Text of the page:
In order to determine a subjective method for assessing the degree of thermal discomfort among building users, sophisticated experiments involving human subjects have been conducted [11,12,13,14,15,16,17,18,19,20,21,22,23,24,25,26,27]. Many different approaches and theories have been formulated, while several international standards have been established in order to define a common framework for robust thermal comfort forecasting and evaluation. In order to understand how we can merge occupants’ subjective experiences and measurable parameters in a single quantitative model, we will now focus on the most widely accepted theories and then briefly review the main international standards related to thermal comfort in terms of the approaches/theories adopted.

3.1.1. The Concept of Koestel and Tuve [14]

In the mid-1950s, Koestel and Tuve [14] focused on the evaluation of the air’s velocity and temperature within a specific indoor environment and tried to mathematically assess the influence of these parameters on an occupant’s thermal sensations. They made an important assumption that may have invalidated their results: infrared radiation and relative humidity were considered to be constant. Thus, considering that the human body is immersed within an ever-changing environment, wherein the air velocity and temperature change in a constant manner, they proposed a mathematical formulation to quantify the temperature difference between any point in the occupied zone and the control conditions, introducing the concept of the Effective Draft Temperature (EDT) to demystify the feelings of coolness or warmth in any area of the human body at the skin level.

3.1.2. Fanger’s PMV and PPD Concepts [12,15]

During the late 1970s, Ole Fanger introduced a human-centered transdisciplinary approach (applied thermodynamics, psychophysics, ergonomics, architecture, textile engineering, and thermal physiology) to study the problem of thermal comfort assessment [15]. Aiming to propose a mathematical forecasting relation, Fanger derived an original Comfort EquationTM, introducing two original indexes, Predicted Mean Vote (PMV) and Predicted Percentage of Dissatisfied (PPD). The combination of these two indexes was expected to be capable of predicting the optimal indoor thermally comfortable conditions. Fanger’s indexes represented an update on the Effective Draft Temperature (EDT) concept by taking into consideration the three modes of heat transfer (radiation, conduction, and convection), as well as metabolic mechanisms such as respiration and perspiration. The output of Fanger’s calculations was the Predicted Mean Vote (PMV) index, which, according to his theory, could forecast the potential thermal vote of a number of occupants located within the studied indoor conditions [12,15]. To improve the predictive capacity of the model, he introduced a complementary index named Predicted Percent of Dissatisfaction (PPD) to complement the PMV [12,15]. The PPD index predicted the percentage of occupants in discomfort. Fanger’s PMV index expressed the average thermal sensation experienced by a large group of individuals based on the wide thermal sensation scale proposed by ASHRAE, and a value of 10% for the PPD index corresponded to a value between −0.5 and +0.5 for the PMV index [11,12,15,20].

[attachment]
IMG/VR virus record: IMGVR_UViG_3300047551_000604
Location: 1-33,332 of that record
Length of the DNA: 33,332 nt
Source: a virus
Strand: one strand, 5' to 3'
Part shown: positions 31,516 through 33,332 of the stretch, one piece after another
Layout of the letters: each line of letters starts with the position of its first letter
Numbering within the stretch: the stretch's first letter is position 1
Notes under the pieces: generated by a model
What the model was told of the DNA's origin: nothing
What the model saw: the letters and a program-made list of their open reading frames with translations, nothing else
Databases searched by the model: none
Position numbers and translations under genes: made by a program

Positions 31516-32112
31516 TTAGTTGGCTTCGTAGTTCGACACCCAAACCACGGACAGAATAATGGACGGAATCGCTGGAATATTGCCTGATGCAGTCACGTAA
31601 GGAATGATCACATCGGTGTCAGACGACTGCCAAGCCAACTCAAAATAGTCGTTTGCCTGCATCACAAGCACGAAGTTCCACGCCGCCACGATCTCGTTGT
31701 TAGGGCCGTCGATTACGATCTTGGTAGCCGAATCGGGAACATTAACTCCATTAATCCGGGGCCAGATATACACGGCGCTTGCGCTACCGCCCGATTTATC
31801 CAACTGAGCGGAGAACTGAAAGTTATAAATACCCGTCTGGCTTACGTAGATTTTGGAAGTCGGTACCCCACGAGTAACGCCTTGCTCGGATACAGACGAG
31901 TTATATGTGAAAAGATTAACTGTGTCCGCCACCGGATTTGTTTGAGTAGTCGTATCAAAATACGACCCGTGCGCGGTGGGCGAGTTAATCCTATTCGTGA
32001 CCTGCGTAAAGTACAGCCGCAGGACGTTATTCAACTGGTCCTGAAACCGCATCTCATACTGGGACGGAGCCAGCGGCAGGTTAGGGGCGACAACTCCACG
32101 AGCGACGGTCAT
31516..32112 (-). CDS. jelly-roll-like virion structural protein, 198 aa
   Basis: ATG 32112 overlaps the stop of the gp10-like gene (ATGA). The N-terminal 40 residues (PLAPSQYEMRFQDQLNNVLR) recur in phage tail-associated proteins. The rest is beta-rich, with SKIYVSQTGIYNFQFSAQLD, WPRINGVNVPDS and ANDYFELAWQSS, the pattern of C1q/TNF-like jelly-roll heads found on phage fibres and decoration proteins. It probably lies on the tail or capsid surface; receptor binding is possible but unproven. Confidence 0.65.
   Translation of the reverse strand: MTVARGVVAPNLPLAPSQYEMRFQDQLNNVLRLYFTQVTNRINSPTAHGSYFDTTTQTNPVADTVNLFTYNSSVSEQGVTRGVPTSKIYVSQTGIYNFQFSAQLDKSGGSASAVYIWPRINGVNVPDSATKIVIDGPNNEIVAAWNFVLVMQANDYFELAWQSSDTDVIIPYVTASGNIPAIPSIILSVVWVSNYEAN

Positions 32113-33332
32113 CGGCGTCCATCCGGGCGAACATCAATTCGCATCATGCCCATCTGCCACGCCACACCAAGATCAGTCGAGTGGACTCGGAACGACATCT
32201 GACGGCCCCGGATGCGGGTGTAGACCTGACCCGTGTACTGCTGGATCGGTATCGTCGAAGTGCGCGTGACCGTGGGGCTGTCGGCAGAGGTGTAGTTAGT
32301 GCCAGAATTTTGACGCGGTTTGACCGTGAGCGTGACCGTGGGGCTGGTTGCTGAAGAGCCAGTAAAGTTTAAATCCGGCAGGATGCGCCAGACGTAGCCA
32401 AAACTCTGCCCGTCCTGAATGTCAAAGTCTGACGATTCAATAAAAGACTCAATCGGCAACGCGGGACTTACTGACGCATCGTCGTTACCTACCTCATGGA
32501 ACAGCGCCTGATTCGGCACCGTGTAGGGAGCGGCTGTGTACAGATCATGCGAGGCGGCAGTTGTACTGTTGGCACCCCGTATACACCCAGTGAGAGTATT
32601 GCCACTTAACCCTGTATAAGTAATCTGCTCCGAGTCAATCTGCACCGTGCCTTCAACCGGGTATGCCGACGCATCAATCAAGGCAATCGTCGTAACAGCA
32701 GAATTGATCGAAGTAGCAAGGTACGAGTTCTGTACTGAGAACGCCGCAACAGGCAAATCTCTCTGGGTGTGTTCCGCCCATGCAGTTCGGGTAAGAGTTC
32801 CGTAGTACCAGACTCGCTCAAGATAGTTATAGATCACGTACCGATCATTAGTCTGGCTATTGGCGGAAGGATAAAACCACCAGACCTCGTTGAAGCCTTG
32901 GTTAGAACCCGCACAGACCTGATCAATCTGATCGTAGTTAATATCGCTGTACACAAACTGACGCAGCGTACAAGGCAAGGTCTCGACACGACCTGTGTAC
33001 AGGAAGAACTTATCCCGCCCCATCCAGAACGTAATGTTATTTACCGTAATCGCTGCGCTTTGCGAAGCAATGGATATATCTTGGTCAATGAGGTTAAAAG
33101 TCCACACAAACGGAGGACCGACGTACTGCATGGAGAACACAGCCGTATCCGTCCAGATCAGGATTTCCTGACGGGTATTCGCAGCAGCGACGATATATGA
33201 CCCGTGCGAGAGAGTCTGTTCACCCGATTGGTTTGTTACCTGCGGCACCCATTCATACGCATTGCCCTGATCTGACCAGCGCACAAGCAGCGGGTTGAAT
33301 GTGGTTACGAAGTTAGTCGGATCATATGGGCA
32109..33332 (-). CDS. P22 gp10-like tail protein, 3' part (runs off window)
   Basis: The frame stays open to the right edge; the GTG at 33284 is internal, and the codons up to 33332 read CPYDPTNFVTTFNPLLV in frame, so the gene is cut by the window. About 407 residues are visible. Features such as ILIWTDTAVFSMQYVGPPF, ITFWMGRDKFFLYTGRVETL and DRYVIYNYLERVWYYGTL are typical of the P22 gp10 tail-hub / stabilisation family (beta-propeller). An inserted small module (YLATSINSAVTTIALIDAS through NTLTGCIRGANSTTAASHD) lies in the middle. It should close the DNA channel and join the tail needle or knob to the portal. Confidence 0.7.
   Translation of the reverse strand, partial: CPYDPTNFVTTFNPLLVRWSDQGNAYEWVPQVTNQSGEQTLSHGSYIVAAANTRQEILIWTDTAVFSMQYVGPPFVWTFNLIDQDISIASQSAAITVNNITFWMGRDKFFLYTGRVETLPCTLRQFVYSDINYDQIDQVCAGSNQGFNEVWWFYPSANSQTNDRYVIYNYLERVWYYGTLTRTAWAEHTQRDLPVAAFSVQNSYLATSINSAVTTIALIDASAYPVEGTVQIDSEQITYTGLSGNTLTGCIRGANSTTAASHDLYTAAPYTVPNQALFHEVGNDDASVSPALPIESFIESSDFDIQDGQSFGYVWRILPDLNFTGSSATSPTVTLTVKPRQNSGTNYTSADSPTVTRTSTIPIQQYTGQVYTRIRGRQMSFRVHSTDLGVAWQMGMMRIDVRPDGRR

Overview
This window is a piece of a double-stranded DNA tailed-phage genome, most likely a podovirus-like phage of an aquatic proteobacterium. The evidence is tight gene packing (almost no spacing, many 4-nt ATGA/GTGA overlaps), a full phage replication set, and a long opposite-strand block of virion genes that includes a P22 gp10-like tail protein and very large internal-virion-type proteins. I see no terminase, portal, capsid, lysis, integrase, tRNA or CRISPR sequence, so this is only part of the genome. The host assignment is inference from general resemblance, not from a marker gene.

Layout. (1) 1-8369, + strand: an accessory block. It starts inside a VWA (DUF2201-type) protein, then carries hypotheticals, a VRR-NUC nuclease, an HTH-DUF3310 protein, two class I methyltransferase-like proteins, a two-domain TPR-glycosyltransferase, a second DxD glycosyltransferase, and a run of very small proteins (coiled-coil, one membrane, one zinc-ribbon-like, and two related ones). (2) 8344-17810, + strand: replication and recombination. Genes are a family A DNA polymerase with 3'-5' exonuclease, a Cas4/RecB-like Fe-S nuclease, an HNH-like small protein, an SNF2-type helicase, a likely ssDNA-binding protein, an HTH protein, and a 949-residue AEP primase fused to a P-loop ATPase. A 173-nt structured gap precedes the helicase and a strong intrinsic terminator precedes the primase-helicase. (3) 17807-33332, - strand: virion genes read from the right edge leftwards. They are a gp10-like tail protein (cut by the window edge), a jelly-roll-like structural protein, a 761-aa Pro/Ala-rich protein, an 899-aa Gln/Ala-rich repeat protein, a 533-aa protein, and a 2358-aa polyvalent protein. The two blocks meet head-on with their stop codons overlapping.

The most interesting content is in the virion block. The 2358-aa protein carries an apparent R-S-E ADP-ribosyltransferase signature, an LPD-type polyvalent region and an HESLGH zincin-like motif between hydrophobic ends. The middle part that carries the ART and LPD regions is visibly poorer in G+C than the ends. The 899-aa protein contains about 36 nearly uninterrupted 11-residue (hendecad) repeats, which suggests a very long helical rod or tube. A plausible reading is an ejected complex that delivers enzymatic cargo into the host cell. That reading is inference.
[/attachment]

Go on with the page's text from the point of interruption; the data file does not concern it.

3.1.3. Gagge’s Two-Node Model and the Updated Effective Temperature (ET) Concept [16,17,20]

During the late 1970s, at the same time Fanger was introducing his PPD and PMV indexes, Gagge et al. [16,17] revisited a simple concept that was introduced in the early 1920s by Houghten and Yaglou [18]. These authors proposed the Effective Temperature (ET) index, taking into consideration three important comfort parameters: air temperature, air velocity, and relative humidity [18,20]. Subsequently, Gagge et al. presented the hypothesis that the human body comprises only two layers, the core and the skin, and on this basis, they developed the Pierce two-node model to overcome steady-state theories by lending a dynamic dimension to the notion of thermal comfort, since Fanger’s approach approximated only statical steady-state conditions [11,12,15,20].
This approach was a direct consequence of Gagge’s past research. Gagge et al. [16,17] tried to integrate into the ET approach the influence of the metabolic rate and clothing, and so the ET index was developed into a corrected Effective Temperature (ET*) index and a corresponding Effective Temperature Scale (SET*) index. However, this initial approach was also a steady-state method, and for this reason, Gagge et al. followed the current of the 1970s that established a common scientific vision that “for any given combinations of metabolic rate, surrounding environment and clothing there exist a theoretically determined equilibrium core temperature and an associated skin temperature” [17] cited in [10,11] (p. 16).
Gagge et al.’s Pierce two-node model [16,17] introduced the nodal thermophysiological approach to thermal comfort research [11,20]. This concept resulted in a transient dynamic model that forecast physiological variables under unsteady transient conditions [11,16,17,20]. The direct outputs of the Pierce two-node model were skin temperature and skin wetness, and these parameters were used to calculate the SET* index introduced by Gagge et al. [16,17]. Note that this approach opened up new paths for the thermophysiological description of thermal comfort, since it explained all the metabolic thermoregulatory mechanisms in terms of thermal signals from the core, the skin, and the body, while the human body was modeled as two concentric compartments representing the center of the body and the skin layer [11,16,17,20].

3.1.4. The Berkeley Model [19]